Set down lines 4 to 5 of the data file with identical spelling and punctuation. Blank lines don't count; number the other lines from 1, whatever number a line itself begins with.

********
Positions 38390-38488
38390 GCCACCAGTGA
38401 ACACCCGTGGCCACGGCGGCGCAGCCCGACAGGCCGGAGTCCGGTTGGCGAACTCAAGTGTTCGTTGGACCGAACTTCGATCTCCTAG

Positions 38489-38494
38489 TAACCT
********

Positions 38489-38494
38489 TAACCT